We all think our Service Dogs know basic commands inside and out, but do they really? This week’s Service Dog Challenge will shake up your behavior proofing knowledge, polish your Service Dog’s performance and solidify your partner’s comprehension of cues. Get ready to have some fun perfecting your canine partner’s positional knowledge and learning how to test understanding!
Consider an average day with your Service Dog or Service Dog in Training by your side. Can you begin to count the number of times you ask your partner to assume a specific position on cue? Sit, down and stand readily come to mind when thinking of obedience positions, but “bow,” “sit pretty/beg,” “heel,” “play dead,” and “dance” are a few other commonly encountered positions. Any behavior that involves your partner moving into a specific, defined place or pose that can be held in a static manner can be considered a position.
In prior Challenges, we’ve asked you to not only define your partner’s current behaviors but also to honestly assess her understanding and performance of the behaviors in question. We’ve introduced some basic distraction proofing and laid the foundation for rock-solid handler focus. Now we’re going to bring all those Service Dog Challenges together with a fun, memorable training exercise and game we promise you’ll not only love, but continue to use for as long as you have a dog to love.
2014 Service Dog Challenge: Perfect Positioning
Challenge Goal: Create rock-solid understanding of cues regardless of situation, environment or distractions
Challenge Focus: Service Dog/SDiT cue recognition and handler’s ability to teach reliable, precise responses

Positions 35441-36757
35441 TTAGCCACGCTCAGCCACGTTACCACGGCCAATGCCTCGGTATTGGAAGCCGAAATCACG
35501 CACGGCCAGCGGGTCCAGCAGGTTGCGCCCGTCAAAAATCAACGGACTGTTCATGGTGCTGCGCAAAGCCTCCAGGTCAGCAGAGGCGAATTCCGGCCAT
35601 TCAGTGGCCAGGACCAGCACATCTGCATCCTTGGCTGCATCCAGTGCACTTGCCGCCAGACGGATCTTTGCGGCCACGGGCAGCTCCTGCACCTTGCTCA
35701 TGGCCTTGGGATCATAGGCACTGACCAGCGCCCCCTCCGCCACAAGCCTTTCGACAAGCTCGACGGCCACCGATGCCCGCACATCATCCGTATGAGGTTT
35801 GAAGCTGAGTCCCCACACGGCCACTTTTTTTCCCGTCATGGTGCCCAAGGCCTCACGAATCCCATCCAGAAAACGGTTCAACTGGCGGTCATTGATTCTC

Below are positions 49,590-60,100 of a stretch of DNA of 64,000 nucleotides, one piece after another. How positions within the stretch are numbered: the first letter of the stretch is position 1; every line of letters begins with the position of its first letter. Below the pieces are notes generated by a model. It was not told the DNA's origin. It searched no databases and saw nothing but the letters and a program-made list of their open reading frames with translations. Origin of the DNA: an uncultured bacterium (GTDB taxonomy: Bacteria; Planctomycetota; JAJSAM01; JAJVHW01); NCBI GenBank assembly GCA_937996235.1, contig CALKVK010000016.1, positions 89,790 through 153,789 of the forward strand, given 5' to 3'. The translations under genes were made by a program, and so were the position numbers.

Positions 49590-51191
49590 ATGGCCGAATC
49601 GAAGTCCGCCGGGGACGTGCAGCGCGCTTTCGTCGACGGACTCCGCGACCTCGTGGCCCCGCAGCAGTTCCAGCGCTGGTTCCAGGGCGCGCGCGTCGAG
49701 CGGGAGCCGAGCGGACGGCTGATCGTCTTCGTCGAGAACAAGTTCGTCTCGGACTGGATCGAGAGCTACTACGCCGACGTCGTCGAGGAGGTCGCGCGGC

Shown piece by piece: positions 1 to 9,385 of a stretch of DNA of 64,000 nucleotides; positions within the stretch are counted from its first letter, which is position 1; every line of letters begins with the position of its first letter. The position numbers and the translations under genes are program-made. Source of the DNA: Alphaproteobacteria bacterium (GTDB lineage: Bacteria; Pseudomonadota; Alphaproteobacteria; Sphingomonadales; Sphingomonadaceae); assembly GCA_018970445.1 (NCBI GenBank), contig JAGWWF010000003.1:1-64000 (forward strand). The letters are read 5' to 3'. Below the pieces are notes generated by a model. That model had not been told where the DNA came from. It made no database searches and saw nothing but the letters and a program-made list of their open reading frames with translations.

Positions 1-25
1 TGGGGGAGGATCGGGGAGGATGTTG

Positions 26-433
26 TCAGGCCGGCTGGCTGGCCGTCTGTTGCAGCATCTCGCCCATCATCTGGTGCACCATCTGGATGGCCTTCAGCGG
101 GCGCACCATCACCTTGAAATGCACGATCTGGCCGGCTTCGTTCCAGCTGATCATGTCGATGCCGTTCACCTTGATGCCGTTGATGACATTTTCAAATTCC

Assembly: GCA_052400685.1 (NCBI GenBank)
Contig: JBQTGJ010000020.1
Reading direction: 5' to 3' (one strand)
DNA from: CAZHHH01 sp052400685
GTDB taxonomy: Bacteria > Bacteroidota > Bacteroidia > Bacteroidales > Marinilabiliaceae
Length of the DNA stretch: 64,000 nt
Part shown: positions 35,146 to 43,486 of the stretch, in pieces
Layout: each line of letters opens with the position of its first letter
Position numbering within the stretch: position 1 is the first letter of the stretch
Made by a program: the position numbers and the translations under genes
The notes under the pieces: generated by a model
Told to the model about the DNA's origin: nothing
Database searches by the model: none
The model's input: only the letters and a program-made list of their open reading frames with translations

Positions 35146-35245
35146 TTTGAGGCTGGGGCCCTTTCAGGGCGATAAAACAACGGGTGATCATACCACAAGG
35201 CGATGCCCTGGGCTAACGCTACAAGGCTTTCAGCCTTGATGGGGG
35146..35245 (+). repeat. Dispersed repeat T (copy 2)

Challenge Equipment: Treats/rewards, clicker if utilized and Challenge Binder/training log. Environmental props/creativity also required, but 100% up to handler.
Challenge Commitment: 10/min a day
[alert style=”yellow”]NEED TO KNOW TERM: “Green Eggs and Ham”
The Green Eggs and Ham dog training game is a fun, wacky method of proofing behavior performance and understanding. It involves asking your Service Dog or SDiT for (supposedly) known behaviors in wild, crazy, off-the-wall situations so you can test her understanding and performance in circumstances far beyond what she’s likely to encounter “in the wild.”
The name and philosophy comes from the Dr. Suess book of the same name and when playing the Green Eggs and Ham training game, you’re going to want to ask the same questions – will she do it in a box, will she do it with a fox? Will she do it in a house? Will she do it with a mouse? Will she do it on a train? Will she do it in the rain? As long as your partner is safe and not in harms way, the sky is truly the limit when it comes to Green Eggs and Ham. Scroll down for a list of Green Eggs and Ham proofing ideas. Have fun, take lots of pictures, and share them with us on Facebook.[/alert]
Service Dog Challenge Instructions and Checklist
1. Review your list of known behaviors (Week Two Service Dog Challenge) filed in your 2014 Service Dog Challenge Binder. If you didn’t complete Week Two, then make a list of behaviors your Service Dog or Service Dog in Training performs reliably on cue.
2. Highlight or mark the behaviors that could be considered “positions.” Remember: [quote align=”center” color=”#59B2DF”]Any behavior that involves your partner moving into a specific, defined place or pose that can be held in a static manner can be considered a position. [/quote]
3. Ask your partner to assume each position the way you usually do. Don’t change anything, but pay careful attention to what your hands are doing (do you slightly lift one when asking for “sit” or wave around your body for “heel”) and how you physically orient to your pooch. For example, do you always ask your dog to “sit” or “down” while she’s in front of you? Can she only “play dead” if you’re kneeling? Just make note of what your partner is dependent on to reliably perform the behavior and get into the right position.
4. Watch this video of trainer Susan Garrett demonstrating the Green Eggs and Ham training game. Notice the emphasis on response to verbal cue alone regardless of what else is happening – that’s the key to the entire game. The goal is test your partner’s understanding of the cue and ability to perform the proper behavior on verbal cue alone without environmental or situational cues.
5. Select two positions from your list you’re certain your Service Dog or Service Dog in Training knows very well. “Sit” and “Down” are excellent ones for most teams to begin playing Green Eggs and Ham with.